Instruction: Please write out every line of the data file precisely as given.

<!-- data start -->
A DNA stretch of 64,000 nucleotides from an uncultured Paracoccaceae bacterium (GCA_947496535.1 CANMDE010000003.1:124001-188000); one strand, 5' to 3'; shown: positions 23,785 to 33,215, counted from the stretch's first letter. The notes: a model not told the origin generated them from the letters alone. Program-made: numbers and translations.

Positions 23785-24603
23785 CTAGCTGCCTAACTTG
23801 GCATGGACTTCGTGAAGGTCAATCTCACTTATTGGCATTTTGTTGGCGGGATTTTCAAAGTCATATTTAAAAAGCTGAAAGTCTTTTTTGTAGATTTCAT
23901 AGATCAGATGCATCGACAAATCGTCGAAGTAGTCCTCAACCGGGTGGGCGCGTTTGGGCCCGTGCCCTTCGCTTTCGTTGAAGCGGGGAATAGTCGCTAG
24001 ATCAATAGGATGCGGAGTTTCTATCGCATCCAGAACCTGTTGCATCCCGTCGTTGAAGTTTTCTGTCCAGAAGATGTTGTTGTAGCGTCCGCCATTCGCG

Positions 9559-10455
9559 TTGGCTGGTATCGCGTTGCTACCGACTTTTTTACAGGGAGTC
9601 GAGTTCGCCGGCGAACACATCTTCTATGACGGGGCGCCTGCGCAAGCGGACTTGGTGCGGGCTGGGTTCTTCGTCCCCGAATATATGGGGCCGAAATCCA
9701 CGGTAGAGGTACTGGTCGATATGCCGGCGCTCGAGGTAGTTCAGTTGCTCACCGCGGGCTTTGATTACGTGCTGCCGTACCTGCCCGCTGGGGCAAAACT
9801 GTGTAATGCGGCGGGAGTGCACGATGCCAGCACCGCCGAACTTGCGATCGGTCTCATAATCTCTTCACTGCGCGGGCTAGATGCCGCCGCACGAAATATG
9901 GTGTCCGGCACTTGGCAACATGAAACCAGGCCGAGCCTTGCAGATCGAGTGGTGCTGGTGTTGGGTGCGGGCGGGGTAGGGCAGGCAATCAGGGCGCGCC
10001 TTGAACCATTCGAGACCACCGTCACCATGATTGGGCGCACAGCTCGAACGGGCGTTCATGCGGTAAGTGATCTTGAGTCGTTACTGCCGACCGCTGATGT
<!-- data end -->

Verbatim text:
A DNA stretch of 64,000 nucleotides from an uncultured Paracoccaceae bacterium (GCA_947496535.1 CANMDE010000003.1:124001-188000); one strand, 5' to 3'; shown: positions 23,785 to 33,215, counted from the stretch's first letter. The notes: a model not told the origin generated them from the letters alone. Program-made: numbers and translations.

Positions 23785-24603
23785 CTAGCTGCCTAACTTG
23801 GCATGGACTTCGTGAAGGTCAATCTCACTTATTGGCATTTTGTTGGCGGGATTTTCAAAGTCATATTTAAAAAGCTGAAAGTCTTTTTTGTAGATTTCAT
23901 AGATCAGATGCATCGACAAATCGTCGAAGTAGTCCTCAACCGGGTGGGCGCGTTTGGGCCCGTGCCCTTCGCTTTCGTTGAAGCGGGGAATAGTCGCTAG
24001 ATCAATAGGATGCGGAGTTTCTATCGCATCCAGAACCTGTTGCATCCCGTCGTTGAAGTTTTCTGTCCAGAAGATGTTGTTGTAGCGTCCGCCATTCGCG

Positions 9559-10455
9559 TTGGCTGGTATCGCGTTGCTACCGACTTTTTTACAGGGAGTC
9601 GAGTTCGCCGGCGAACACATCTTCTATGACGGGGCGCCTGCGCAAGCGGACTTGGTGCGGGCTGGGTTCTTCGTCCCCGAATATATGGGGCCGAAATCCA
9701 CGGTAGAGGTACTGGTCGATATGCCGGCGCTCGAGGTAGTTCAGTTGCTCACCGCGGGCTTTGATTACGTGCTGCCGTACCTGCCCGCTGGGGCAAAACT
9801 GTGTAATGCGGCGGGAGTGCACGATGCCAGCACCGCCGAACTTGCGATCGGTCTCATAATCTCTTCACTGCGCGGGCTAGATGCCGCCGCACGAAATATG
9901 GTGTCCGGCACTTGGCAACATGAAACCAGGCCGAGCCTTGCAGATCGAGTGGTGCTGGTGTTGGGTGCGGGCGGGGTAGGGCAGGCAATCAGGGCGCGCC
10001 TTGAACCATTCGAGACCACCGTCACCATGATTGGGCGCACAGCTCGAACGGGCGTTCATGCGGTAAGTGATCTTGAGTCGTTACTGCCGACCGCTGATGT